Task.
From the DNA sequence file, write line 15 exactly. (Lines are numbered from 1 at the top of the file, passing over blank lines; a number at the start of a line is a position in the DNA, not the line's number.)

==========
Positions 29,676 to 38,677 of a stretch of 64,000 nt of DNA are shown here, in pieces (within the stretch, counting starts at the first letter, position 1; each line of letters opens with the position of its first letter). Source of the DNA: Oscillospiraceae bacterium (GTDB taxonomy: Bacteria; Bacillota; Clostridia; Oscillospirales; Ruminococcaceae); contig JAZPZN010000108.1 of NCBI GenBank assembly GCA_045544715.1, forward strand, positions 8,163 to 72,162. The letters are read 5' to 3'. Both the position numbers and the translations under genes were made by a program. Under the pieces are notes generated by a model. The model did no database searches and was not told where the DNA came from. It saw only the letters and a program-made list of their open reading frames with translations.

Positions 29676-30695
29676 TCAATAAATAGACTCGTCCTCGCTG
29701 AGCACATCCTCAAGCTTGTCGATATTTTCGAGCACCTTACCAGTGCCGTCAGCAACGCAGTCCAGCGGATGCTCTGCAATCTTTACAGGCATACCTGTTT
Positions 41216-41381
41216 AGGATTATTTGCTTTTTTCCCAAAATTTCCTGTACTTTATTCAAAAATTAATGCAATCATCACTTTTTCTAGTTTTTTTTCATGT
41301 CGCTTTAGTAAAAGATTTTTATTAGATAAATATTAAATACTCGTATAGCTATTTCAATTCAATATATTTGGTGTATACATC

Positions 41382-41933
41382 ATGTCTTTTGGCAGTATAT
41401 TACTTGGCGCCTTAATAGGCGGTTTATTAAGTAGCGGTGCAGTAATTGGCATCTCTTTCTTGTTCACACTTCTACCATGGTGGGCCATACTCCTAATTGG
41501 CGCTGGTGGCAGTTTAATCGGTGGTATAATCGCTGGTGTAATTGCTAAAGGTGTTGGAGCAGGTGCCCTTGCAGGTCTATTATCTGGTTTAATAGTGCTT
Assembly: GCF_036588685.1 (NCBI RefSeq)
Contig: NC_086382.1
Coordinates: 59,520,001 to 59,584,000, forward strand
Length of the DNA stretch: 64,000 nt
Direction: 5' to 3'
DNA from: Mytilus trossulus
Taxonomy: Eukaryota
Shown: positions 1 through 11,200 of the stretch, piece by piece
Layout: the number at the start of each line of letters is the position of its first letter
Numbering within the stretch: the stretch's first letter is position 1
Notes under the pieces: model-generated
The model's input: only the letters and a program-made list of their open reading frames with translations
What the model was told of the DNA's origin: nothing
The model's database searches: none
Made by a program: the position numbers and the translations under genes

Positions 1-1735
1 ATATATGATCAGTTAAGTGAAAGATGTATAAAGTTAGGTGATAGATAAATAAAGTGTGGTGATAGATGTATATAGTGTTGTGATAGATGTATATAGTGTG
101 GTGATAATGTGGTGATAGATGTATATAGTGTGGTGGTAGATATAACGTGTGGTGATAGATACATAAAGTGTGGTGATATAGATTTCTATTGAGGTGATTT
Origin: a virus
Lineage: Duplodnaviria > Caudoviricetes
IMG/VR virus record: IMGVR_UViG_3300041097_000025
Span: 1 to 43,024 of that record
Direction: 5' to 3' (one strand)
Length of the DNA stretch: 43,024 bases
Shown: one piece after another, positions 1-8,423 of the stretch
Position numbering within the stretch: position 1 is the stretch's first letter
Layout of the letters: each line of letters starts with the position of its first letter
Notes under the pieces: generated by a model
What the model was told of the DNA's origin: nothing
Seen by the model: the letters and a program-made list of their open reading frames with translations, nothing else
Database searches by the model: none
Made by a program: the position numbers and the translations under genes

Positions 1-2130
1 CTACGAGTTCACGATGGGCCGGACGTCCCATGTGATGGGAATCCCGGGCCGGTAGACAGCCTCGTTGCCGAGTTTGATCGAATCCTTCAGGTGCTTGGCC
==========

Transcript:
Length of the DNA stretch: 64,000 nt